Commentary: Rev. Holly Haile Davis D.D.

Reverend Holly Haile Davis of Shinnecock comments on the drug raid on the Shinnecock Reservation conducted by law enforcement agents last Thursday, April 19:

There is not one Shinnecock family who has not been affected by the situation that woke us up on Thursday morning.

There was a true sense of terror being brought to us. To be rudely awakened was something that shocked and touched my entire community.

There are many who, of course, are very glad to see illegal firearms and illegal drugs removed from our community.

We would like some truth to go along with the remembering of this story and in the re-telling of this storyand we would like some compassion in the interpreting of what this means.

It is unfortunate that non - Shinnecock people have been coming to the reservation in the dark of night to buy illegal drugs for quite some time and they have created and butressed this illegal trade.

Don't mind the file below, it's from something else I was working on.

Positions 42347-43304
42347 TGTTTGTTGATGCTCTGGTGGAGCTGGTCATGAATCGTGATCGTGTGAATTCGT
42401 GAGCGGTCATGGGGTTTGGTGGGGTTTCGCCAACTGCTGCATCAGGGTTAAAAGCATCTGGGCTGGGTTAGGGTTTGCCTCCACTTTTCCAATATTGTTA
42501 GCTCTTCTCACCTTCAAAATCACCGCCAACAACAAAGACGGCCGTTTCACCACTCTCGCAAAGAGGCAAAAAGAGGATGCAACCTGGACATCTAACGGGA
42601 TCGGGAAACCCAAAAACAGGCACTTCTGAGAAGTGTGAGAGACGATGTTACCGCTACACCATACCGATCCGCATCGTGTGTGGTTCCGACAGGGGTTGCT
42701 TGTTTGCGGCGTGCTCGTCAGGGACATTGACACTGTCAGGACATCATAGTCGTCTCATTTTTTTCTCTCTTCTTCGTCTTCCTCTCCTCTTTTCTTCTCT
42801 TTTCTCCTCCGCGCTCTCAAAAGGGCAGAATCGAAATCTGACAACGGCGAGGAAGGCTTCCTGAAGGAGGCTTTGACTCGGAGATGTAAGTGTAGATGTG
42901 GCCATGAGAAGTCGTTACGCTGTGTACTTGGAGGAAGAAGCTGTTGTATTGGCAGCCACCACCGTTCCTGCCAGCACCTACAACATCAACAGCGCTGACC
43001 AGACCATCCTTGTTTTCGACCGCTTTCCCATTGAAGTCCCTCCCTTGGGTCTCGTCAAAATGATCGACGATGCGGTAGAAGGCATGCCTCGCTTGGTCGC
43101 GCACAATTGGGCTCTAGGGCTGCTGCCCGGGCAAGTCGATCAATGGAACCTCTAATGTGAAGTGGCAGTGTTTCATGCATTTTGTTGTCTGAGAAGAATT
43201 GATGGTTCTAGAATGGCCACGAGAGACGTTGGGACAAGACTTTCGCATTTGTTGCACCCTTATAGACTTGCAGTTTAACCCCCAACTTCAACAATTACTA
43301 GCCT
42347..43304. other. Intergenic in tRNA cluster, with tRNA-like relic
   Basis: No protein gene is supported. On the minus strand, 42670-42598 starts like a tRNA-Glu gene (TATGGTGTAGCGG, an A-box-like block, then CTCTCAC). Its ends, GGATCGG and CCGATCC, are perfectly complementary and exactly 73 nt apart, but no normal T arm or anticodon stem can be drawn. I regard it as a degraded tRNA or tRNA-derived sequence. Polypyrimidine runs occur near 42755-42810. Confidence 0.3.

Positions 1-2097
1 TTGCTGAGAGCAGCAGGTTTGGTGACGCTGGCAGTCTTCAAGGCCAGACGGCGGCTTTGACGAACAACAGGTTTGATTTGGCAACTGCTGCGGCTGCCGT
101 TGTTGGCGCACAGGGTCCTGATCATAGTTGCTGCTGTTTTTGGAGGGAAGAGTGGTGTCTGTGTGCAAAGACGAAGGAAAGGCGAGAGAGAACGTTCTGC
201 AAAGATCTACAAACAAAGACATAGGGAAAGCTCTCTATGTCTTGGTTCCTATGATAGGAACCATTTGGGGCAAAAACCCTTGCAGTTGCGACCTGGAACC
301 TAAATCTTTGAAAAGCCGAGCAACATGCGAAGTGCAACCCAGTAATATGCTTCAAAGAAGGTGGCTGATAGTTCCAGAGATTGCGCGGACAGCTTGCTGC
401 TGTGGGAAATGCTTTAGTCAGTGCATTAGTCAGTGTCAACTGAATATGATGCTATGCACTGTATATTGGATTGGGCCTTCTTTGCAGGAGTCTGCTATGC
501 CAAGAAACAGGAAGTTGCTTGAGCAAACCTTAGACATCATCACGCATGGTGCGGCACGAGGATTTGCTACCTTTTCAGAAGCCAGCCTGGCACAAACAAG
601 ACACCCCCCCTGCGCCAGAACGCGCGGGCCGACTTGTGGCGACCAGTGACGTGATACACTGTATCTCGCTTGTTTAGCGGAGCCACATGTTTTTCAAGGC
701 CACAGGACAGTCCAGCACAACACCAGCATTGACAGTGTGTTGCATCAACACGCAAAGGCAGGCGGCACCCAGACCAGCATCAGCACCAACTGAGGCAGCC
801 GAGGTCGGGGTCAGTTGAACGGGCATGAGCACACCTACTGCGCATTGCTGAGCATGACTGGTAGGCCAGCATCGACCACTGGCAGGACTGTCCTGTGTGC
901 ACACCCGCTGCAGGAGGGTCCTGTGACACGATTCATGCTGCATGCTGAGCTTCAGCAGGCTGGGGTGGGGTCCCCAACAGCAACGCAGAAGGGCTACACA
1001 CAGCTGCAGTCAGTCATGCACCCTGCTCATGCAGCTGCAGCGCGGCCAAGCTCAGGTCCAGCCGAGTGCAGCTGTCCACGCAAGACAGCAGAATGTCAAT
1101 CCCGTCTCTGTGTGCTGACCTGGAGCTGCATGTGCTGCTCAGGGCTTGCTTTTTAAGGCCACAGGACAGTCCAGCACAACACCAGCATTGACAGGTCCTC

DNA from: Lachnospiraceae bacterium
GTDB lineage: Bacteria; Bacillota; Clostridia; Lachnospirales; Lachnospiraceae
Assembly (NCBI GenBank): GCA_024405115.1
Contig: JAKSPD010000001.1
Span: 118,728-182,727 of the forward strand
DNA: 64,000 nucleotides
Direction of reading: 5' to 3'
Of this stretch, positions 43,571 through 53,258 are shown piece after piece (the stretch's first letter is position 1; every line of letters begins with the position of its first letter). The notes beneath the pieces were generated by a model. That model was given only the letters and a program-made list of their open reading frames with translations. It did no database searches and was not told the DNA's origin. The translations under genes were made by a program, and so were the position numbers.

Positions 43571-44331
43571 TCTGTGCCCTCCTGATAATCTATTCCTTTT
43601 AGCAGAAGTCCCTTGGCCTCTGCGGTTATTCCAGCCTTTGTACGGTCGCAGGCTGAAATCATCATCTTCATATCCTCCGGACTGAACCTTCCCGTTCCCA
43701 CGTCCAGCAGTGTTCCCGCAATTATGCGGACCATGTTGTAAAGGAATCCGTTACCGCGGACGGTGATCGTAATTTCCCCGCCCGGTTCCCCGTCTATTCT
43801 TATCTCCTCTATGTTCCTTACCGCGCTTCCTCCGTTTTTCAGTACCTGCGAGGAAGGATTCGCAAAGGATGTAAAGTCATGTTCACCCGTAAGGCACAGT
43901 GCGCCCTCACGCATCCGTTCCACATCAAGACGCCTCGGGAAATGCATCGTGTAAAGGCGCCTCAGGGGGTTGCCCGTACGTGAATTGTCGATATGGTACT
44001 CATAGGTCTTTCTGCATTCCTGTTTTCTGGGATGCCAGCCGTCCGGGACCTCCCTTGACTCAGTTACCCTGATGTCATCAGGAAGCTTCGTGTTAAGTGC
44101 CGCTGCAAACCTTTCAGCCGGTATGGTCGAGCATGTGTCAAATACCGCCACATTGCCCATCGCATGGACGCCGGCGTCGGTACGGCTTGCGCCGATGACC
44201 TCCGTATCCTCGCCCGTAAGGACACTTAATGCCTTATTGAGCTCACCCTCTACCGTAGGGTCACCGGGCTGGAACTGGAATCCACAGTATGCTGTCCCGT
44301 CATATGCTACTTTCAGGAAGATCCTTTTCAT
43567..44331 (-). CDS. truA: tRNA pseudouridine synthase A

There is not enough money on Shinnecock to create a multi-million anything. We are a people who live, according to the statistics of the outside, at or below poverty level.

Yes, there need to be ways of getting at illegal drug trafficking. There need also to be ways to get at substance abuse.

We don't know where substance abuse is going to end but we do know the beginnings of substance abuse among our native peoples. We know that "Rhum" was a form of payment when Indian men were paid. We also know that treaties and agreements and land exchanges were negociated with whiskey and we know that this is part of the history of this nation.

These are difficult questions but they are questions that are not going away just because they've not been addressed.

For that matter our people are not going to go away just because we have found many challenges in trying to live and work and be educated and be full participants in the community in which we live.

We are not so stupid to think that the outsiders have all of the answers and all the solutions and if the Indians would just shut up and do what they were told then all would be well in the world. That has been the policy for at least 500 years on this continent and I think that it is time that it stopped.


This commentary was prepared for broadcast on WPKN 89.5 Bridgeport / WPKM 88.7 Montauk.